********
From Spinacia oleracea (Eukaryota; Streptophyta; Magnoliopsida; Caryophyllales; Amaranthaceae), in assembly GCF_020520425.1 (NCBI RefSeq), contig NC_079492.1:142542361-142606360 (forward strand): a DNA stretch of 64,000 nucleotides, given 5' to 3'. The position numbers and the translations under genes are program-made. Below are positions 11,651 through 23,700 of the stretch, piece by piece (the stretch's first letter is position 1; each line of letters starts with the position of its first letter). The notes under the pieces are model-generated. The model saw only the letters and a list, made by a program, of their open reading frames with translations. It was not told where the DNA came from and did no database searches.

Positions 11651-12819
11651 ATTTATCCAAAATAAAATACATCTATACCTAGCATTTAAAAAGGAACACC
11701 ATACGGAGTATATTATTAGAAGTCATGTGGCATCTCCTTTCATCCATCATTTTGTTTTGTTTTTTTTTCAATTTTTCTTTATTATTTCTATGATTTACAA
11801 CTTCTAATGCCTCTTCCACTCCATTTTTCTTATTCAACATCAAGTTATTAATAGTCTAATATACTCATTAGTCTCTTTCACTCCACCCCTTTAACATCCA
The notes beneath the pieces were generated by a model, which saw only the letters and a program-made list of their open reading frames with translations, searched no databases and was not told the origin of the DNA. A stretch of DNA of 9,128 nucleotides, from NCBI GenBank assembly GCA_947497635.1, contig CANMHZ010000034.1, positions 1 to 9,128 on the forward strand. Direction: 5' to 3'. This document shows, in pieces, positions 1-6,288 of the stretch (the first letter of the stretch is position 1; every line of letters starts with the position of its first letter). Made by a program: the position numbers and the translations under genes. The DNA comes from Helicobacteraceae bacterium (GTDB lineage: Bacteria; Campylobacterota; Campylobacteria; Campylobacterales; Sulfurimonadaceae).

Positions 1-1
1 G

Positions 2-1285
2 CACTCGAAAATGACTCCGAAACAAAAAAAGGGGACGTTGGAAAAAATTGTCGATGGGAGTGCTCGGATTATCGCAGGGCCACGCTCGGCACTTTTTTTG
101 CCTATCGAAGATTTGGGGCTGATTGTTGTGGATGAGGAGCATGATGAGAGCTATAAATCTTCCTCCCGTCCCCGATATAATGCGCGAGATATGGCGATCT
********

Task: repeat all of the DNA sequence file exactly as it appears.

From Spinacia oleracea (Eukaryota; Streptophyta; Magnoliopsida; Caryophyllales; Amaranthaceae), in assembly GCF_020520425.1 (NCBI RefSeq), contig NC_079492.1:142542361-142606360 (forward strand): a DNA stretch of 64,000 nucleotides, given 5' to 3'. The position numbers and the translations under genes are program-made. Below are positions 11,651 through 23,700 of the stretch, piece by piece (the stretch's first letter is position 1; each line of letters starts with the position of its first letter). The notes under the pieces are model-generated. The model saw only the letters and a list, made by a program, of their open reading frames with translations. It was not told where the DNA came from and did no database searches.

Positions 11651-12819
11651 ATTTATCCAAAATAAAATACATCTATACCTAGCATTTAAAAAGGAACACC
11701 ATACGGAGTATATTATTAGAAGTCATGTGGCATCTCCTTTCATCCATCATTTTGTTTTGTTTTTTTTTCAATTTTTCTTTATTATTTCTATGATTTACAA
11801 CTTCTAATGCCTCTTCCACTCCATTTTTCTTATTCAACATCAAGTTATTAATAGTCTAATATACTCATTAGTCTCTTTCACTCCACCCCTTTAACATCCA
The notes beneath the pieces were generated by a model, which saw only the letters and a program-made list of their open reading frames with translations, searched no databases and was not told the origin of the DNA. A stretch of DNA of 9,128 nucleotides, from NCBI GenBank assembly GCA_947497635.1, contig CANMHZ010000034.1, positions 1 to 9,128 on the forward strand. Direction: 5' to 3'. This document shows, in pieces, positions 1-6,288 of the stretch (the first letter of the stretch is position 1; every line of letters starts with the position of its first letter). Made by a program: the position numbers and the translations under genes. The DNA comes from Helicobacteraceae bacterium (GTDB lineage: Bacteria; Campylobacterota; Campylobacteria; Campylobacterales; Sulfurimonadaceae).

Positions 1-1
1 G

Positions 2-1285
2 CACTCGAAAATGACTCCGAAACAAAAAAAGGGGACGTTGGAAAAAATTGTCGATGGGAGTGCTCGGATTATCGCAGGGCCACGCTCGGCACTTTTTTTG
101 CCTATCGAAGATTTGGGGCTGATTGTTGTGGATGAGGAGCATGATGAGAGCTATAAATCTTCCTCCCGTCCCCGATATAATGCGCGAGATATGGCGATCT